Another rip-oraring adventure on one level, crammed with wonderful references and homage to other comic and literary characters, Grandville: Noël also addresses some deep philosophical issues, as Brock tracks both a missing girl and a mysterious manuscript that contains secrets that could answer many questions about the origins of his world, including the position of the “doughfaces” (that’s we humans) and the animals that run the planet.
Alongside further character development for Brock and friends (and the introduction of a sinister new enemy), this beautifully drawn, thought-provoking tale opens with and tells the story of a messianic unicorn whose power to influence others is exploited by those around him, and from the scenes of self-inflicted mass murder in America to the far right rallies in Paris, you’re left in no doubt that Bryan seeks to challenge the hold religion and religious belief – and indeed, political belief – has. It’s not unfair to say religion doesn’t come off well, and there’s equal venom for politicians of many hues but the far right in particular – and the role of the media in promoting their world view.
In addressing such issues head on Grandville: Noël is no easy read at that level and will leave you both unsettled and your world view, perhaps, challenged. As a great action adventure it’s wonderful fun and needless to say, Brock the Badger is very much at his best.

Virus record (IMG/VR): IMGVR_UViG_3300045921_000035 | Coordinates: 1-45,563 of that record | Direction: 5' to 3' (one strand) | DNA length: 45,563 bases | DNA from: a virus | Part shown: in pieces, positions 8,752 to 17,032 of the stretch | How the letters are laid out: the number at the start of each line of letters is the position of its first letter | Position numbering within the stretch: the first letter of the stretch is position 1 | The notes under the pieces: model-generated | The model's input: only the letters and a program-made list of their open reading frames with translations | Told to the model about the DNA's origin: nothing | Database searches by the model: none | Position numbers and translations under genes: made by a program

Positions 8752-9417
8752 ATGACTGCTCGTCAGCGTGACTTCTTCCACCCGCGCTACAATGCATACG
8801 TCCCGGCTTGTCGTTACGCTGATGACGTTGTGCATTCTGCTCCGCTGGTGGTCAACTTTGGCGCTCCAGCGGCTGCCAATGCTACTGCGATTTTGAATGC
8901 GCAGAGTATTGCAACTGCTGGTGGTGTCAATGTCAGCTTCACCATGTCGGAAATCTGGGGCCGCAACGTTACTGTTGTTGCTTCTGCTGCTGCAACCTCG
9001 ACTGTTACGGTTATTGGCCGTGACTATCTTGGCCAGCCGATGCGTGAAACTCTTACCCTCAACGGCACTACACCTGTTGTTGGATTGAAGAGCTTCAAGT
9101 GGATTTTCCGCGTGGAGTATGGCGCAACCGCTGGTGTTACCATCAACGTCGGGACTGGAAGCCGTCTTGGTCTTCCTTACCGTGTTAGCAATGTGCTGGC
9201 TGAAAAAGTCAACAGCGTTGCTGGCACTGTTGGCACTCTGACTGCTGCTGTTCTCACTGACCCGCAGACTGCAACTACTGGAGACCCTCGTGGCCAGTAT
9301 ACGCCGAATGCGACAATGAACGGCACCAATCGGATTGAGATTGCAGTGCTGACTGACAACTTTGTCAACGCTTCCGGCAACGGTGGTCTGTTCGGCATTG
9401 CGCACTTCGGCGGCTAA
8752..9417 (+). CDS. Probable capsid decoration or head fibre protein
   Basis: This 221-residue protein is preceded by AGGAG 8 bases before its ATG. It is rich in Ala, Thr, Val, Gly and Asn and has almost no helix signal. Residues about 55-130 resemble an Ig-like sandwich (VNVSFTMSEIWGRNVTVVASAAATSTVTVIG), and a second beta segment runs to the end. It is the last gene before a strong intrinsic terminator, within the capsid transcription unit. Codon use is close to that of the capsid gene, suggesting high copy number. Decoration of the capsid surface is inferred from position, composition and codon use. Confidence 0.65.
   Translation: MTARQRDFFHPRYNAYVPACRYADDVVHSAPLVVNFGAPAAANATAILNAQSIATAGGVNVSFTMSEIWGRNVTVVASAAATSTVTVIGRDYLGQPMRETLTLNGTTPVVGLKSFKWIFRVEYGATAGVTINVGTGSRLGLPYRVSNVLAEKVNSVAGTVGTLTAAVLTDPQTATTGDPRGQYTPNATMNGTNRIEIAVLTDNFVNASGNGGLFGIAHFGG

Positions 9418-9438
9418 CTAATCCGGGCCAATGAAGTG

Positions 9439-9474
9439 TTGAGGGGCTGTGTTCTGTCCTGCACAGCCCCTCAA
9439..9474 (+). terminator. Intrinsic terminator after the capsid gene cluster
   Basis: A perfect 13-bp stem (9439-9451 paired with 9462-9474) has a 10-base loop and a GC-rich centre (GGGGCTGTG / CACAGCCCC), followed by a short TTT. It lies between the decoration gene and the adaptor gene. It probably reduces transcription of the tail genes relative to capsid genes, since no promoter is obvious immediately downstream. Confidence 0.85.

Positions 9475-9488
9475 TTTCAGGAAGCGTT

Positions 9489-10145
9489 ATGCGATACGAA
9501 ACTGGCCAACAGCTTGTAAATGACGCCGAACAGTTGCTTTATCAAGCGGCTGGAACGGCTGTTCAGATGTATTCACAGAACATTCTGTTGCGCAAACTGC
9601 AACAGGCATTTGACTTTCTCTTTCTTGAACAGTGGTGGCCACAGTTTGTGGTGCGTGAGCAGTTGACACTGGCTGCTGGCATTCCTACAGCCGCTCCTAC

Grandville: Noël is another deserved triumph for Bryan Talbot, firmly establishing his position as one of the comic medium’s most astonishing and talented storytellers. Thoroughly recommended, and roll on 2017, when Bryan expects the final Grandville volume to be released (Yes, it is that much hard work).
• If you haven’t picked up Grandville before, check it out over on Bryan’s official web site: http://bryan-talbot.com
• Did You Know? When Bryan first conceived of Grandville, there was a chance that it might be a monthly comic, and so Jordan Smith, Bryan’s long-time collaborator and renowned steampunk artist thought that there might be a chance for him to be able to design and create the covers… – and so created two gorgeous images to send to Bryan so he could see his ideas, which you can view on Bryan’s official web site. Catch up with Jordan’s work on Facebook, Twitter, and see his profile on the Steampunk Empire site and the Saatchi art site.
“As ever, Grandville is packed to the rafters with references to other works, whether that’s violent rabbit violence from Watership Down to a certain rat from Sherlock Holmes…”
“Talbot is both a skilled writer as well as a talented artist, and he’s not afraid to take his story down darker roads or use more challenging material to flesh out his story.”
“Without going into to much in the way of potentially spoiler-territory details, there’s also a deeply satisfying feeling, especially in the latter third of the book, of the events of this book and the preceding three contributing to some major events which feel like they will be bearing down in the future on LeBrock, a very pleasurable feeling of everything coming nicely together into a larger story and sequence of events.”
“Talbot … here grabs two of my own bêtes noires firmly by the throat and throttles them: organised religion with its avarice, mendacity, brainwashing and hate-mongering, and the similarly styled, racist far-right surging right now in Britain with UKIP..”